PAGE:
MOSCOW — The devastating floods that claimed at least 171 lives two months into President Vladimir Putin's third Kremlin term is expected to draw new attention to his handling of man-made and natural disasters.
Putin's 12-year reign of Russia as prime minister, president, prime minister and now president again has been dogged by major disasters such as the sinking of the Kursk submarine and several plane crashes.
Critics have repeatedly criticised him for the often slow response to crises and an inability to overhaul the country's Soviet-era infrastructure.
The first large-scale tragedy since Putin's return to the Kremlin in May has underlined the people's deepening distrust of the authorities and is expected to fuel the nascent protest movement against the strongman's rule, experts said.
The disaster is "not good news" for Putin as Russians are no longer willing to trust officials, said Olga Kryshtanovskaya, a sociologist who was until recently an active member of the ruling United Russia party.
"There is a problem of distrust," Kryshtanovskaya told AFP. "This distrust has grown rapidly since the Duma elections in December. The regime is in a situation where it cannot function as before."
The announcement of Putin's return to the Kremlin and fraud-tainted parliamentary polls last December triggered unprecedented protests against the leader.
Protesters blamed him for building a rigid system that enriches his inner circle at the expense of ordinary Russians.
"Pressure on the authorities will be especially strong in moments like this," Kryshtanovskaya said, noting that opposition leaders have been the first to announce a call for donations to the floods victims.
"Why did Krymsk sink?" opposition Novaya Gazeta newspaper headlined its story on its website Sunday.
It was a thinly-veiled reference to Russia's bungled rescue operation of the Kursk submarine that sank in 2000 with 118 people onboard.
"It sank," Putin said memorably when asked about the first major disaster of his first presidential career by Larry King on CNN.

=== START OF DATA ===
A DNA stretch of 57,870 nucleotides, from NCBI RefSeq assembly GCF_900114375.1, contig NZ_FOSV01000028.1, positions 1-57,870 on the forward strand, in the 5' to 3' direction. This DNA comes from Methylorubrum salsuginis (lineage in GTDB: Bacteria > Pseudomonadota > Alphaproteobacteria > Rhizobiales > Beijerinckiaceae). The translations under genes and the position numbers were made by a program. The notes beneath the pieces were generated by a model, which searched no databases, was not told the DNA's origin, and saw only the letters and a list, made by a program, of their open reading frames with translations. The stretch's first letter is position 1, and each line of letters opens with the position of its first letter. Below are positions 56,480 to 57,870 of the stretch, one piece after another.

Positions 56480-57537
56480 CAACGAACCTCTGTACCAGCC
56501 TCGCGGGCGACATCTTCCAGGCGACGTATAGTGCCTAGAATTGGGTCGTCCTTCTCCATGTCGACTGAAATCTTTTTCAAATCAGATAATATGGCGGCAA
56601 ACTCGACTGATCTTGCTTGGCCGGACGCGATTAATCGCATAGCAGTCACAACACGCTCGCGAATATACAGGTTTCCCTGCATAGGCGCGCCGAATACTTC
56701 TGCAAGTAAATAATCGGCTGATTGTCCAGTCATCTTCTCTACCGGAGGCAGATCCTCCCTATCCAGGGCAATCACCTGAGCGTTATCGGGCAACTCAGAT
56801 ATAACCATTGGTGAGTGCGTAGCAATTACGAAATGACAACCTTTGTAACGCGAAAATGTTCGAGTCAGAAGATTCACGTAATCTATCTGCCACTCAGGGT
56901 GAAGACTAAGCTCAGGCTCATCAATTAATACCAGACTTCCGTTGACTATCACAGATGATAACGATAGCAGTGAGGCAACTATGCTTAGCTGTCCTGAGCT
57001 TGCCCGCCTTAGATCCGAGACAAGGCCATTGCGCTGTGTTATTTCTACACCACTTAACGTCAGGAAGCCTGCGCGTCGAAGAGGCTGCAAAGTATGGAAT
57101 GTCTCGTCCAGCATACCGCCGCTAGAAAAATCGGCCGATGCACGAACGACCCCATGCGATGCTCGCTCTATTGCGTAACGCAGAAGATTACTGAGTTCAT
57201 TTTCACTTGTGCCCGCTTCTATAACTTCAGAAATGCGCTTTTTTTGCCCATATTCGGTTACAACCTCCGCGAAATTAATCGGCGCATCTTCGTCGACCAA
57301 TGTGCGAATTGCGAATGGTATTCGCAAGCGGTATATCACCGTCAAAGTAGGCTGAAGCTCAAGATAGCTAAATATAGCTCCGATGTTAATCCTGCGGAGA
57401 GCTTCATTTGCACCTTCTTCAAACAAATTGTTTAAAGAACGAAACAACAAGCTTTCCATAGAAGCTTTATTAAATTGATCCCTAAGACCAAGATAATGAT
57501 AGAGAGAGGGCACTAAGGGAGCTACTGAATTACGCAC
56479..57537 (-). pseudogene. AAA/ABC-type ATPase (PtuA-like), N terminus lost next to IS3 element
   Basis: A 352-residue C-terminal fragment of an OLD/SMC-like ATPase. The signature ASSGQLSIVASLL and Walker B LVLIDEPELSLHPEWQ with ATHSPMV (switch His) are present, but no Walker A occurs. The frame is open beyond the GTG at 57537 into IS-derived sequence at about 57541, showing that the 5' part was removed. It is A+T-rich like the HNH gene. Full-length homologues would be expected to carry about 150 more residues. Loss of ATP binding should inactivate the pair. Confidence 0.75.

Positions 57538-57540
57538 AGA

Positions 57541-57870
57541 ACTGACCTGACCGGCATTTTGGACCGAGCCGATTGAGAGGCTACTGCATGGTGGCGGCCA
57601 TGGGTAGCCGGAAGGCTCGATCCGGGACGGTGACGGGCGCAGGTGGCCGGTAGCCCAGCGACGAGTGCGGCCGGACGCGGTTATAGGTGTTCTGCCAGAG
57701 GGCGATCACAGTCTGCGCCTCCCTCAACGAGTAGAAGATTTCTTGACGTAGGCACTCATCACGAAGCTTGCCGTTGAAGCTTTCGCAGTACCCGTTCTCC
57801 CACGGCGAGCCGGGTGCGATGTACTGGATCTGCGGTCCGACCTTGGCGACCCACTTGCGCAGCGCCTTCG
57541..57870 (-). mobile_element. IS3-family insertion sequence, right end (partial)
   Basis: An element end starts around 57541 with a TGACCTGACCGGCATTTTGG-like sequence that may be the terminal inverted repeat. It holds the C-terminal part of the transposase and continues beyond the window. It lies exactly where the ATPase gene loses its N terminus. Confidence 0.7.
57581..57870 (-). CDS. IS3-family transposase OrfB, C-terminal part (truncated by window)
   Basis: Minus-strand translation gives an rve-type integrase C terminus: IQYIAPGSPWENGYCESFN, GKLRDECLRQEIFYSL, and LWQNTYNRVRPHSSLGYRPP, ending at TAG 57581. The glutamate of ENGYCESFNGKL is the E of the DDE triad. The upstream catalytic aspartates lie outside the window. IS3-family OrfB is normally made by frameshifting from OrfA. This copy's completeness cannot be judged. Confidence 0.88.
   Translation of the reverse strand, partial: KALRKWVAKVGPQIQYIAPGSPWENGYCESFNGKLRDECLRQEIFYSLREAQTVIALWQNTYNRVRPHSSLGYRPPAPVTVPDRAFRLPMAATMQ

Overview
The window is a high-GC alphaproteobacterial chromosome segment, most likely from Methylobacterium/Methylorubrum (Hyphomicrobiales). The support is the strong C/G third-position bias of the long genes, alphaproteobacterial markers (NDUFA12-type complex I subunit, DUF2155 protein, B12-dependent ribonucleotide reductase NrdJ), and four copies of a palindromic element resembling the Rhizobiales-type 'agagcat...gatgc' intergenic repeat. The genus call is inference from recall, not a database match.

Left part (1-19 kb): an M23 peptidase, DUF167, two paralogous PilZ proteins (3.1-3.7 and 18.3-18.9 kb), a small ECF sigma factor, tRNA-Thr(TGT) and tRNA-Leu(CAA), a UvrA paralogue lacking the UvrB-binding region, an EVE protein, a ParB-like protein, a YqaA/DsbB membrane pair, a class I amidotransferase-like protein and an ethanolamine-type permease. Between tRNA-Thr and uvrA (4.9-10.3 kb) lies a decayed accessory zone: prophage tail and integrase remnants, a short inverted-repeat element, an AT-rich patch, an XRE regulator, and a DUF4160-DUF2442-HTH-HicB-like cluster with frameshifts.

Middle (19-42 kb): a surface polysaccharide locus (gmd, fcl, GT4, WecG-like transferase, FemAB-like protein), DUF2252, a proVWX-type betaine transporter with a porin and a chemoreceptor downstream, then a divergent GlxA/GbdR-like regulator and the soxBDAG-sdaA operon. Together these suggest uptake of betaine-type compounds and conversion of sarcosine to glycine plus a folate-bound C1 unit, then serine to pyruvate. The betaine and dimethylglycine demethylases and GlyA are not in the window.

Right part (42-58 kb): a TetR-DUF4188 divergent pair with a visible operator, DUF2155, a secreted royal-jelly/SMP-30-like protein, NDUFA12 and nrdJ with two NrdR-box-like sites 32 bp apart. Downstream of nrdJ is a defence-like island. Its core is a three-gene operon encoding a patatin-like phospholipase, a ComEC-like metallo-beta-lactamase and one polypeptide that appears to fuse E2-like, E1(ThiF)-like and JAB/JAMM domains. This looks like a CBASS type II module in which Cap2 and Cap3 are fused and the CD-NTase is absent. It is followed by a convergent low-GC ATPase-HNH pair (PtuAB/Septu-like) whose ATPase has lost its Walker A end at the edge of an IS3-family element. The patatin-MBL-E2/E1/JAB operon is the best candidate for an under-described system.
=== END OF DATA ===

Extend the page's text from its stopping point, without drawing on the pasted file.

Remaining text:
Recent tragedies on Putin's watch include last year's sinking of the Bulgaria pleasure boat, in which more than a hundred people died; a plane crash last September that killed 44 people, including a popular hockey team; and the capsizing last December of an oil rig in the icy Okhotsk Sea waters, with dozens missing and presumed dead.
In this latest disaster, Putin has sought to project an image of a leader in control, personally inspecting the damage and telling local officials that Russia's top investigator would conduct a probe to see "who acted how."
But many victims in Krymsk said they were unimpressed as they complained of being left to their own devices in mud-filled houses without drinking water.
Their anger has been stoked by speculation that the sluice gates of a nearby water reservoir were opened overnight, flooding the town.
The rumours persisted even after Putin was told by officials on state television that this was not technically possible.
Investigators opened a criminal investigation into possible negligence but did not provide further details.
"Why are we always flooded!" an angry crowd yelled at Alexander Tkachev, the governor of Krasnodar region, in televised footage on Sunday as he struggled to pacify the victims.
"You think we had to go door to door?" the governor, an ally of Putin and one of longest-serving regional leaders, asked defiantly after locals complained there was no flood warning.
"And would you just pack up and leave?" he asked.
Local authorities have amassed a large amount of provisions in Krymsk, but there was no system of distribution, and elderly people remained without food, Krasnodar environmental activist Suren Gazaryan told AFP after spending two days in the town with a group of volunteers.
"A mechanism that would ensure personal safety of the people has not been created in the country," said Lilia Shevtsova, a political analyst at Moscow Carnegie Center.
"There exists a complete disregard for the life of an ordinary Russian," she said, adding the country has to deal with large-scale natural and man-made disasters every year.
"The problem is in the very model of the state," she said. "This delegitimises the authorities."
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